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Ukraine getting Canada’s help in selling peace plan to skeptical states

Ottawa gearing up for a diplomatic push to get world to endorse Kyiv’s vision of an end to the war
Minister of Foreign Affairs Melanie Joly, left, and Ukrainian ambassador to Canada Yuliya Kovaliv take part in an event to mark Ukraine Independence Day in Ottawa on Thursday, August 24, 2023. THE CANADIAN PRESS/ Patrick Doyle

Canada aims to heed a new call from Ukraine to help it sell a peace plan with Russia to developing countries who have taken a neutral stance on Moscow’s invasion.

Ottawa says it is gearing up for a diplomatic push on multiple continents, to get the world to endorse Kyiv’s vision of an end to the war, through a plan that includes a full restoration of all Ukraine’s territory and a war-crimes tribunal.

“Canada has the diplomatic muscle to achieve the task of gathering a broad coalition in support of the peace formula,” Ukrainian Foreign Affairs Minister Dmytro Kuleba said Thursday.

He was speaking in a video presented at a closed-door breakfast meeting of foreign ambassadors, to which The Canadian Press was invited.

Kuleba is also asking Ottawa to increase its anti-landmine support and extend military funding beyond the next year.

“We’re talking, among other things, about putting down on paper a multi-year military support program,” Kuleba said.

“And given the scale of mine contamination, we kindly ask you provide more assistance in this field.”

His comments came at a meeting Canada’s Foreign Affairs Minister Mélanie Joly convened to mark Ukraine’s independence day, which featured Ukrainian ambassador to Canada Yuliya Kovaliv.

“It is essential that we strengthen and rebuild Ukraine to make sure that Russia will not try to invade again,” Joly told foreign ambassadors gathered at Global Affairs Canada headquarters.

“We will be supporting the peace plan. We will bring also — through our diplomatic corps in all the capitals we’re present in — our way to bring many countries along,” she said.

Joly argued Russia’s invasion is to blame for sending food costs spiralling across the globe. She noted that has only gotten worse with Moscow pulling out of a deal to allow grain shipments from Ukraine.

“What we’re talking about is how can we prevent this becoming an international conflict, and so there’s a lot at stake here,” she said, while demanding accountability for Russia.

The breakfast was attended by the top envoys for multiple European countries, as well as states that haven’t outright condemned Russia for the invasion, such as India, South Africa and Nigeria.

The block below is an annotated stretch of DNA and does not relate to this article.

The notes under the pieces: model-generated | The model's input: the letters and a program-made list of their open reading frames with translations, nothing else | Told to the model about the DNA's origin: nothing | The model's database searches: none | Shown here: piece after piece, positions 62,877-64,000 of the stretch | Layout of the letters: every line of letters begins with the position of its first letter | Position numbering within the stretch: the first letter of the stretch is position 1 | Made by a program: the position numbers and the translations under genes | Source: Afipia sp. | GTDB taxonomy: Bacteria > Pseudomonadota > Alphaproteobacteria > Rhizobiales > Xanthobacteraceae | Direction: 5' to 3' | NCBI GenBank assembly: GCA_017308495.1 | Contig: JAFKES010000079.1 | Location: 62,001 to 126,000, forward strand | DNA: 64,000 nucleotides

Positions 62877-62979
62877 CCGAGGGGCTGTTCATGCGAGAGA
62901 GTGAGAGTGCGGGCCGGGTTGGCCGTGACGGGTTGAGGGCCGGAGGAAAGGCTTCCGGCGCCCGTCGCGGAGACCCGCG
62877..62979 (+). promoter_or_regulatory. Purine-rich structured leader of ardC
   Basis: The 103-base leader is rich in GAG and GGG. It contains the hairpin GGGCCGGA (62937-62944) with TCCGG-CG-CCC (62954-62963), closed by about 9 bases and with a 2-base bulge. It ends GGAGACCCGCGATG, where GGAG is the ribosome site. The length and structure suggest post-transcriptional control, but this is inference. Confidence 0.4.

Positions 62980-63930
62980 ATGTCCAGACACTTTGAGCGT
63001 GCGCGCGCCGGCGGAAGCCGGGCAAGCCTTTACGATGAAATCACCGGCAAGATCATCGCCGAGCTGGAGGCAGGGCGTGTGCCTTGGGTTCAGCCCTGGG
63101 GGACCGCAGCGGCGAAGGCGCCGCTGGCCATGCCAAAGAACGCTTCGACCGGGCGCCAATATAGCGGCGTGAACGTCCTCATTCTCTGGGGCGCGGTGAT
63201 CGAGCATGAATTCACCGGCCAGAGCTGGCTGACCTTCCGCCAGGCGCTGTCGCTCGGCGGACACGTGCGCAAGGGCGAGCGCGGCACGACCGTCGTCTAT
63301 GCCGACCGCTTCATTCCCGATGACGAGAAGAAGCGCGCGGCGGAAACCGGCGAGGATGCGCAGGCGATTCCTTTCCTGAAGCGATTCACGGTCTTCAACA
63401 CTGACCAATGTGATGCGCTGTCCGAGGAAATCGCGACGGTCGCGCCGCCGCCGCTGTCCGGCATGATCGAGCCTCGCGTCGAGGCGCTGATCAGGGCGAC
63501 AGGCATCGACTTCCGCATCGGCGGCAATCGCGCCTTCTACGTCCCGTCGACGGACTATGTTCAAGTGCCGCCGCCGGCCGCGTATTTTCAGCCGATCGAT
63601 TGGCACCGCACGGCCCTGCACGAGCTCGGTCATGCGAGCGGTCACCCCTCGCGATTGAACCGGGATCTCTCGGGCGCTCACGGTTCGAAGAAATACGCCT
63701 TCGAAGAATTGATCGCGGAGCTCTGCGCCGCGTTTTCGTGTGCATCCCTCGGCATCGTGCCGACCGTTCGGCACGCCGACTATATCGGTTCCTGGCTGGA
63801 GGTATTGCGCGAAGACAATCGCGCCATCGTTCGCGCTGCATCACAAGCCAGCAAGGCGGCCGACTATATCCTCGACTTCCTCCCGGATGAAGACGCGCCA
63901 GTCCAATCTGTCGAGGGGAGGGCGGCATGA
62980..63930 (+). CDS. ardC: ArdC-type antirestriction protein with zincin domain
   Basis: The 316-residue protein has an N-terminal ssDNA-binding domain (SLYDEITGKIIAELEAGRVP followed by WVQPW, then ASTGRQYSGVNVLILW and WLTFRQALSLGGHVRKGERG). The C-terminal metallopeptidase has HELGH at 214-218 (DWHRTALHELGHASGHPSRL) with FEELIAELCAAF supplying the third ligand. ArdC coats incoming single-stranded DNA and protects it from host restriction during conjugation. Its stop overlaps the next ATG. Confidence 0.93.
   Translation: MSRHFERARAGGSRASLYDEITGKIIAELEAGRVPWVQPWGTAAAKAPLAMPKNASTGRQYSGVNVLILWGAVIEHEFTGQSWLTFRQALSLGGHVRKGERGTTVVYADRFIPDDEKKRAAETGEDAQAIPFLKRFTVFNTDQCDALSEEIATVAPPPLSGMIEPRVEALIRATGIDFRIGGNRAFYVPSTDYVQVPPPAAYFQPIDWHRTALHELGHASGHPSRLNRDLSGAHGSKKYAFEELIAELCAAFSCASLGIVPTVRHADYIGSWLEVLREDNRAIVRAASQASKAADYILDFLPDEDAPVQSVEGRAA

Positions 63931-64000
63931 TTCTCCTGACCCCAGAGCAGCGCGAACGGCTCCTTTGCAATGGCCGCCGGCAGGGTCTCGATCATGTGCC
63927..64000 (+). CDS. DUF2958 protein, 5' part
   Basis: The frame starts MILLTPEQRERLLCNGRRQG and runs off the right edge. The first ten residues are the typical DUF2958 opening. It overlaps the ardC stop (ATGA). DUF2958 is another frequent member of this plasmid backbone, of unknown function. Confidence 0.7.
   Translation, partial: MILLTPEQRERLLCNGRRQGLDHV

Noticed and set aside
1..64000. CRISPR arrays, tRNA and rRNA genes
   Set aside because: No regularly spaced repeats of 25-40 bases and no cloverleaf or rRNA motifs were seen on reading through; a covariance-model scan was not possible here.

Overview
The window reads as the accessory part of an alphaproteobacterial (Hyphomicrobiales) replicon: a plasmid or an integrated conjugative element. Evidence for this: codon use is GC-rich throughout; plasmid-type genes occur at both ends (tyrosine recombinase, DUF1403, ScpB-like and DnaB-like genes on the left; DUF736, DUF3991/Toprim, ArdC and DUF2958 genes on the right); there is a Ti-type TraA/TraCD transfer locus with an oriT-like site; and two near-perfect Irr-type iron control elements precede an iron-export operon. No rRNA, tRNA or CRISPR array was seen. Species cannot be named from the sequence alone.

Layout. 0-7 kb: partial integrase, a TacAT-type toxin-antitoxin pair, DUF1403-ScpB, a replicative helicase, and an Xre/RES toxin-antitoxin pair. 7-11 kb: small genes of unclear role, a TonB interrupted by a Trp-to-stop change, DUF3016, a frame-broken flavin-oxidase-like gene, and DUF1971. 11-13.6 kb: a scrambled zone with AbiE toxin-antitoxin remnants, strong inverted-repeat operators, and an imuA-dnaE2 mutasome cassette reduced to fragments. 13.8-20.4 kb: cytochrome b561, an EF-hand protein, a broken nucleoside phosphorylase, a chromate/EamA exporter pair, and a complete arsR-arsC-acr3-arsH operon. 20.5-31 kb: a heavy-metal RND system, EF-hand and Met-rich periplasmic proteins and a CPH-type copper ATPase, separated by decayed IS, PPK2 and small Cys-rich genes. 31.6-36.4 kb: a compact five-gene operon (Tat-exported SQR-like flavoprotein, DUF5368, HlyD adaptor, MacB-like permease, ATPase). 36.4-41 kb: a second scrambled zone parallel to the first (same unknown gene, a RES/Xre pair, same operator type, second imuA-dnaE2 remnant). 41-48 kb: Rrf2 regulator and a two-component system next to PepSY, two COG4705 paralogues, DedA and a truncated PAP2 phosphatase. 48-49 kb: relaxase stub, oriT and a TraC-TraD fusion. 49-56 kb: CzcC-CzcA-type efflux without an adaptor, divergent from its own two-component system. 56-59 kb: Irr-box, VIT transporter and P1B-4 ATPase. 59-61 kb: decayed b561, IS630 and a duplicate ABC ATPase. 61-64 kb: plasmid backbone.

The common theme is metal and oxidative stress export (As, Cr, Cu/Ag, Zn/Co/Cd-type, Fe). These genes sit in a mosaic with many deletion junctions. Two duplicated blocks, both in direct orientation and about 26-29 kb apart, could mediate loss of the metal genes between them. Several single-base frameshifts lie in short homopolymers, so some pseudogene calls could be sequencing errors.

The majority of the world’s population lives in countries that have opted against outright condemning Russia for the invasion, for reasons ranging from trade ties with Russia, to a focus on issues outside Europe, to a desire to maintain good relations with Washington, Moscow and Beijing.

Still, G7 countries such as Canada say the conflict is integral to maintaining the United Nations charter, and the club of some of the world’s richest countries came together last month to offer Ukraine a set of long-term security guarantees. Joly said Ottawa would reveal more in the coming days, but she seemed open to Ukraine’s call for a long-term military commitment.

“We know that Russia can always leave, can rearm and reinvade. So we want to make sure that the commitment we’ve shown is long-lasting,” she said.

“We know that arming Ukraine is the best way to get to a peaceful solution. I must say as a progressive, I never thought that arming a country was the best way to peace.”

Kovaliv told her fellow foreign ambassadors that countries stand to gain from assisting in the financing of Ukraine’s eventual rebuilding, particularly if it’s financed by Russian assets. She said that could stimulate jobs across the world and make up for foreign property damaged in Ukraine.

“It’s for the business of many of your countries who suffered,” she said.

Later Thursday, Joly announced the appointment of a new Canadian ambassador to Ukraine.

Natalka Cmoc speaks Ukrainian and has had postings in the country, from human rights to security programming, though her last eight years have been in unrelated roles in federal departments.

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